No one desires to be put in jail, and after being placed in police custody, and the first thing on ones mind would be to be released immediately. After an arrest, bail is your best friend. Bail is paid to the court to guarantee the presence of the defendant in the court on his or her court date. This is paid with cash, a bond, or property and in the event that the defendant does not show up there is a warrant issued for their arrest, and the bail is kept by the court.
Some jails have bail schedules that will list estimated bail amounts and their corresponding crime. This is to avoid waiting to see a judge to have your bail set and have the opportunity to be released sooner than anticipated. If the amount listed on the bail schedule is paid on behalf of the arrested party, they are able to be released from the jail quickly. Depending on the crime and the state’s protocols, a defendant may have the ability to ask that the bail be lowered if it cannot be afforded. This request would be made at the arraignment, or at a special bond hearing.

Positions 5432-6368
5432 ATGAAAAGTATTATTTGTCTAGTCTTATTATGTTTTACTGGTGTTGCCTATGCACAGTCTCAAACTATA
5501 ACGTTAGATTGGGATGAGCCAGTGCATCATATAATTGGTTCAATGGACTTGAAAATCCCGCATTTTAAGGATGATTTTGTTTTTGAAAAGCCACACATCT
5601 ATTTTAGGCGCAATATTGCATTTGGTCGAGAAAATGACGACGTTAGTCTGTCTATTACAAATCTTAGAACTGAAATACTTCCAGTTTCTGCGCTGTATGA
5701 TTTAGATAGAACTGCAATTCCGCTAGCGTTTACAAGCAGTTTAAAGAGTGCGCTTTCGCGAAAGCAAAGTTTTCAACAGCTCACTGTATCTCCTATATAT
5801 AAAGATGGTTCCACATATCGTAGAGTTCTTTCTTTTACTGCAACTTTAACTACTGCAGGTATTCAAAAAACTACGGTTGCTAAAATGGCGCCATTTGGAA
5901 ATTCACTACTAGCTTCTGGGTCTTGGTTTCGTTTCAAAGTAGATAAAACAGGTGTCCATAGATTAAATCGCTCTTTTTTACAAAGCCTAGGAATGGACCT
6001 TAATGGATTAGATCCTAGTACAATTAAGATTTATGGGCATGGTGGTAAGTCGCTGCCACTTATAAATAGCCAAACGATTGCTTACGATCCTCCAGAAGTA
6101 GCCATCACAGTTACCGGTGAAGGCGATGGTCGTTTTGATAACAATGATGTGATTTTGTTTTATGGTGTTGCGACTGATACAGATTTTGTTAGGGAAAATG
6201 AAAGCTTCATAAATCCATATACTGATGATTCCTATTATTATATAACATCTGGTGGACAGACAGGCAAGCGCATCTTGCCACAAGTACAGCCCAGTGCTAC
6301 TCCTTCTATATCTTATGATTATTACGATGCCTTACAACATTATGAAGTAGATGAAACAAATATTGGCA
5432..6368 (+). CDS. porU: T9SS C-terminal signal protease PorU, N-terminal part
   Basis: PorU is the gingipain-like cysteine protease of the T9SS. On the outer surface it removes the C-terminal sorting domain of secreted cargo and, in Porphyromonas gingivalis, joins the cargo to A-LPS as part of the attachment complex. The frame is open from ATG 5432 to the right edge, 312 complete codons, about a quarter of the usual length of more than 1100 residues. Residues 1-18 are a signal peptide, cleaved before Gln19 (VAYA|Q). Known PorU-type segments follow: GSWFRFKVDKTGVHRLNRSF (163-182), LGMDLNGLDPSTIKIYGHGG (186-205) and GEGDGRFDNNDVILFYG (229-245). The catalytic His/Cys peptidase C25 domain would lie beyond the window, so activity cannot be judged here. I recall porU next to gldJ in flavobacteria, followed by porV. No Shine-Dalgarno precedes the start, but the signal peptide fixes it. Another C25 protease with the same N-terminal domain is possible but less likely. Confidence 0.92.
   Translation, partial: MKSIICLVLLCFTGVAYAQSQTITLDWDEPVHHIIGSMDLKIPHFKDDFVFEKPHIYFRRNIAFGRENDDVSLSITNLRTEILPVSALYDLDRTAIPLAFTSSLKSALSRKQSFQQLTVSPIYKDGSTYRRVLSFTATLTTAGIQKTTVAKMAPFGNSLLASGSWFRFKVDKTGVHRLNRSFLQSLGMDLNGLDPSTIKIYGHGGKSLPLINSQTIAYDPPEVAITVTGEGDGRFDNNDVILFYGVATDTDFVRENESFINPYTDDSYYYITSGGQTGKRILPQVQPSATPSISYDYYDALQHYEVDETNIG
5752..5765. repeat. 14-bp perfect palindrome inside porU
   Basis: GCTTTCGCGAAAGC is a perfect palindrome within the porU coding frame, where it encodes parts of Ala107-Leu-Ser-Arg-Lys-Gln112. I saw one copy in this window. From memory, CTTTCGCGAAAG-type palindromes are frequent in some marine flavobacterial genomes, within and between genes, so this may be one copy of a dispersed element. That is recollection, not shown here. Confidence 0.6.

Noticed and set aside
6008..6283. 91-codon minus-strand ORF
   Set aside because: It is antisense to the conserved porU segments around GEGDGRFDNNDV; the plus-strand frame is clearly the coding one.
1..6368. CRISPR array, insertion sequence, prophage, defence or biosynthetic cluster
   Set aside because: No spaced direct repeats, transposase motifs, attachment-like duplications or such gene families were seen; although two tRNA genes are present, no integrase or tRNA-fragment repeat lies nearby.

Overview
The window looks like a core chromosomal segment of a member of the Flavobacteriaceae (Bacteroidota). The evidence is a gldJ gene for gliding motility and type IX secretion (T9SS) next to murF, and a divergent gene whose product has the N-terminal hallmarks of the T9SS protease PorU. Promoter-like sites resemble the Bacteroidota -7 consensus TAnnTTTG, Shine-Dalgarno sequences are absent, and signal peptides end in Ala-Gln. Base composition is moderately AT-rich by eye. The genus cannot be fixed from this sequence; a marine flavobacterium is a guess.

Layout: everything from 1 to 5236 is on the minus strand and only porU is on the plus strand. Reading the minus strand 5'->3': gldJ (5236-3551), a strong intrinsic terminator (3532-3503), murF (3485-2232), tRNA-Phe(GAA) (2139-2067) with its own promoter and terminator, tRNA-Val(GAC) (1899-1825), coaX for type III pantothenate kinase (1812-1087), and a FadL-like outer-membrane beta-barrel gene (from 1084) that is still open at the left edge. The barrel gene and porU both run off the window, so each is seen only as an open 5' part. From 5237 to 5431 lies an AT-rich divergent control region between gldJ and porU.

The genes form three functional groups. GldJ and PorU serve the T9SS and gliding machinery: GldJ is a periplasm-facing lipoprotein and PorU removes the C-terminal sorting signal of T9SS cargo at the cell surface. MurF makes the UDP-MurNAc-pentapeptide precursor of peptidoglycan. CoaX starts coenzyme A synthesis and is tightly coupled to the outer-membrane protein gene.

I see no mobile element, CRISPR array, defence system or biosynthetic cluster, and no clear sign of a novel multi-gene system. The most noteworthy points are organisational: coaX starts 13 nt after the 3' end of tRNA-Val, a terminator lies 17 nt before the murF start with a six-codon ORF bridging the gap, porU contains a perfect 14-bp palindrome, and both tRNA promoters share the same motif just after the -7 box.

If a defendant wants to post bail but can’t afford the amount required by the bail schedule, that person is able to ask a judge to lower the bail. Based on the laws of that state, a request can be made at either the arraignment, or at a special bond hearing.
There have been times where bail has been set extremely high to keep a suspect in jail as long as possible. While this has not been ruled as unconstitutional, it is sometimes used as a method to punish someone that is suspected of committing a crime, which is protected by the Eighth Amendment, which requires that bail not be extreme. Bail is set so that the person suspected of a crime is allowed freedom until there is a conviction, but also used as collateral to ensure their presence in court. So there is no need for an excessive bail amount in a possibly innocent individual.
There are conditions of bail sometimes set upon the release of a suspect, if this is violated a judge is able to withdraw bail and have the person arrested again and placed back in police custody. Speak with an experienced Decatur criminal lawyer to ensure that the stipulations of your bail are met and understood.
Thank you to our friends and contributors at Andrew R. Lynch, P.C. for their insight into criminal defense and getting out of jail.